SACRAMENTO -- Governor Jerry Brown and legislative Democrats say they will go forward with a road and highway repair plan that will raise taxes on gasoline by about 12 cents a gallon and 20 cents a gallon on diesel, along with a sales tax increase of over 5 percent on diesel.
The plan also assesses a transportation fee tied to the value of a vehicle.
“Let’s be clear…our roads suck,” said Assembly Speaker Anthony Rendon at a news conference announcing the $52 billion plan covering 10 years.
Much of the money goes to local government for road repairs.
It’s estimated that road repair budgets are behind by about $130 billion. Raising the billions of dollars needed for repairs deadlocked a special session of the legislature with Republicans hesitant to raise gasoline taxes or vehicle registration fees by $65 a year as proposed by the governor.
Assembly Republican Leader Chad Mayes said they were not in on the negotiations of the plan.
“They didn’t work with Republicans at all on this proposal. They say they’re going to raise taxes on hardworking Californians, and we’re not in favor of that,” said Mayes.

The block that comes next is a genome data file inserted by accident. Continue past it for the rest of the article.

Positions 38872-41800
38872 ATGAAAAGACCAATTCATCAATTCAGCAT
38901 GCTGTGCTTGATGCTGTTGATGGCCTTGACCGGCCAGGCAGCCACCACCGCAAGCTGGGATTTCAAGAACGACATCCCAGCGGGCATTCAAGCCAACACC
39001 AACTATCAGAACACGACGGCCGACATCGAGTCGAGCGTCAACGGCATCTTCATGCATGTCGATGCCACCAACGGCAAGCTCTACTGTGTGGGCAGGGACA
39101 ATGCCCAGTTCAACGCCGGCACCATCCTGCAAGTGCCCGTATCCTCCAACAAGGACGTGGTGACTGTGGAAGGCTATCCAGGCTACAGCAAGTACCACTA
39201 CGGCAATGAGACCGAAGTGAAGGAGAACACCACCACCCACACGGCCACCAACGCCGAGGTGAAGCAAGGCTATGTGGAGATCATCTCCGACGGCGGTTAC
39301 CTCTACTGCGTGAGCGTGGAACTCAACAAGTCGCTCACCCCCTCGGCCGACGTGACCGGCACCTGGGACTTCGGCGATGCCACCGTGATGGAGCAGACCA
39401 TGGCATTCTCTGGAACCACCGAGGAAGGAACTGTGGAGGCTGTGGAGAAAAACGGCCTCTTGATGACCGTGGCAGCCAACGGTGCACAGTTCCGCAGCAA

But now Democrats have a two-thirds majority in both houses of the legislature and can pass a tax increase without Republican votes. They produced a coalition of business, labor, local governments and law enforcement that is eager for a road repair plan.
“Now there will be some critics who say, 'well it’s going to cost money' ... well yes, it will cost money, but if your roof is leaking you’d better fix it, if you don’t fix the leak your furniture will be ruined, you rug will be ruined, you wood will rot ... that’s what it’s all about,” said Brown.
Democratic leaders say they hope to have the plan on the governor’s desk in a few weeks. They are quick to point out that state gasoline taxes have not been raised in 23 years and that the average cost of the plan for a California driver is $10 per year.